President Gordon B. Hinckley recorded a similar experience in the Columbus Ohio Temple:
“Reflecting on the lives of [my great-grandfather, grandfather, and father] while I was seated in the temple, I looked down at my daughter, at her daughter, … and at her children, my great-grandchildren. I suddenly realized that I stood right in the middle of these seven generations—three before me and three after me.
“In that sacred and hallowed house there passed through my mind a sense of the tremendous obligation that was mine to pass on all that I had received as an inheritance from my forebears to the generations who have now come after me.”2
All of us are in the middle of an eternal family. Our role can be a turning point at which significant changes can occur in positive or negative ways. President Hinckley continued, “Never permit yourself to become a weak link in the chain of your generations.”3 Your faithfulness in the gospel will strengthen your family. How can we ensure we will be a strong link in our eternal family?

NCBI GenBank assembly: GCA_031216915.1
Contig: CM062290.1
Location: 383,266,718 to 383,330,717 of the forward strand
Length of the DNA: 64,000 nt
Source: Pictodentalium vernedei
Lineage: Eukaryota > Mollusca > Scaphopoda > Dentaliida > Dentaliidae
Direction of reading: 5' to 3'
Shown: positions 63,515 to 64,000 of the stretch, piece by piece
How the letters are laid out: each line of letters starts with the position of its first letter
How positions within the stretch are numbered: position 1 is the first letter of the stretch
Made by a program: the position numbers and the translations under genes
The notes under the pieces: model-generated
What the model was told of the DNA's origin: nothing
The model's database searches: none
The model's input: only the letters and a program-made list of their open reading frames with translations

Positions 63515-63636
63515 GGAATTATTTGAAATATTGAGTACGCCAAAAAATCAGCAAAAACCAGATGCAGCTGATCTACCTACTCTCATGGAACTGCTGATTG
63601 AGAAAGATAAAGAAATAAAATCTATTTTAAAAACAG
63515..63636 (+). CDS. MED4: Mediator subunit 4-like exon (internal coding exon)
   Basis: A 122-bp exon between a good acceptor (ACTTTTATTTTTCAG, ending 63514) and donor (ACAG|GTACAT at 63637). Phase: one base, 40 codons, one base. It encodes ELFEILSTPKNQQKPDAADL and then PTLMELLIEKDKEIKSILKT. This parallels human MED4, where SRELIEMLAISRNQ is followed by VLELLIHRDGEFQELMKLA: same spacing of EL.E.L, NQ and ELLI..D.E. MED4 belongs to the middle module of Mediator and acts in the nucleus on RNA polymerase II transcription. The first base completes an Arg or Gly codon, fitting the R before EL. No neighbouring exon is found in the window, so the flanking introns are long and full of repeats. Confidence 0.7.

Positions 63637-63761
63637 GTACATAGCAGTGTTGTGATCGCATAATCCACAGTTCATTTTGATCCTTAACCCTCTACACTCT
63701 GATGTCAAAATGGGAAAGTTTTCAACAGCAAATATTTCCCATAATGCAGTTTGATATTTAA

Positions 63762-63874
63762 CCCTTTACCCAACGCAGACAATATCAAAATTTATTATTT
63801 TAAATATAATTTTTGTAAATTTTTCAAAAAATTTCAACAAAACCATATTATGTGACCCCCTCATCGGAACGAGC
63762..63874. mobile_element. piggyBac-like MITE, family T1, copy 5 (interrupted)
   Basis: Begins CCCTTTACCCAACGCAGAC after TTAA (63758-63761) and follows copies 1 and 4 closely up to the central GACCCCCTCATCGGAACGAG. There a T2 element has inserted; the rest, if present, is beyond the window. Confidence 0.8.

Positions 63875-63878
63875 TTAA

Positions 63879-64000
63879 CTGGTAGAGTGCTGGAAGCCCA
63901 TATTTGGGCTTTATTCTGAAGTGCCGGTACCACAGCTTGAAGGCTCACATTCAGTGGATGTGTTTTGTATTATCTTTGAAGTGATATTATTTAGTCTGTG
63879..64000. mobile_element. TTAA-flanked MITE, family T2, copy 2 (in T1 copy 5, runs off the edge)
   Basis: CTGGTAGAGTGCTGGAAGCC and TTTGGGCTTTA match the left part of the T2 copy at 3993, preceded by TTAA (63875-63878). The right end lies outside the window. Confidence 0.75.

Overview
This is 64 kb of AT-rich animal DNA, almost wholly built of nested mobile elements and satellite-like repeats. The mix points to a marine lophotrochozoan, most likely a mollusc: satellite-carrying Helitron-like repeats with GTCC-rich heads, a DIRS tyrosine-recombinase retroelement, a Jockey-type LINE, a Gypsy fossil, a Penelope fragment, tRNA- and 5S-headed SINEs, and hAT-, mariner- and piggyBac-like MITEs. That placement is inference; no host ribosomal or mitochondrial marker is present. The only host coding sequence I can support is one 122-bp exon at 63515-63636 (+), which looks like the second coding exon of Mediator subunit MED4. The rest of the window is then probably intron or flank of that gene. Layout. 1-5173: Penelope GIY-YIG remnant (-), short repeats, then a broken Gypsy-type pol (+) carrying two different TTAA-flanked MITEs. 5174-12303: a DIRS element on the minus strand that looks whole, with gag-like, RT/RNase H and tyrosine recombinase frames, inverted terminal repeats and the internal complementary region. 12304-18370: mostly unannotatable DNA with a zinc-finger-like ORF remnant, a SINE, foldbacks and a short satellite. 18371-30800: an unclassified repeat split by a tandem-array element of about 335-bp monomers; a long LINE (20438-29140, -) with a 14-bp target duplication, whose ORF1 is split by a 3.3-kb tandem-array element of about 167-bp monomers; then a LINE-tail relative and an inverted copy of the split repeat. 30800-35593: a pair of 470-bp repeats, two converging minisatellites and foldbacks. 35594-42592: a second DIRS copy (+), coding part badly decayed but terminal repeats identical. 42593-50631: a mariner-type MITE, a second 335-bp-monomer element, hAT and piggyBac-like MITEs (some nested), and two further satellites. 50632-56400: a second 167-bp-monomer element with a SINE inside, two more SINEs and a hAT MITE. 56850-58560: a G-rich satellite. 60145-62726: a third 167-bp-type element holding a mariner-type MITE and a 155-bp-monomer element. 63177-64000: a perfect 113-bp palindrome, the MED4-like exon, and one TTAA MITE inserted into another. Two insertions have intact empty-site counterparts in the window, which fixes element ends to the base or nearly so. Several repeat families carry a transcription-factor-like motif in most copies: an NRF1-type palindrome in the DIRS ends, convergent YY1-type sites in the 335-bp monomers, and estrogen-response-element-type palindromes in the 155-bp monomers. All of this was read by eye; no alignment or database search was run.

One day, a few months after my baptism, I heard some members criticizing each other in church. I was very disappointed. I went home and told my father that maybe I should not go to church anymore. It was difficult to see members criticize others like that. After listening, my father taught me that the gospel had been restored and it is perfect but members are not yet, neither himself nor me. He firmly said, “Do not lose your faith because of the people around you, but build a strong relationship with Jesus Christ. Don’t look around, look up!”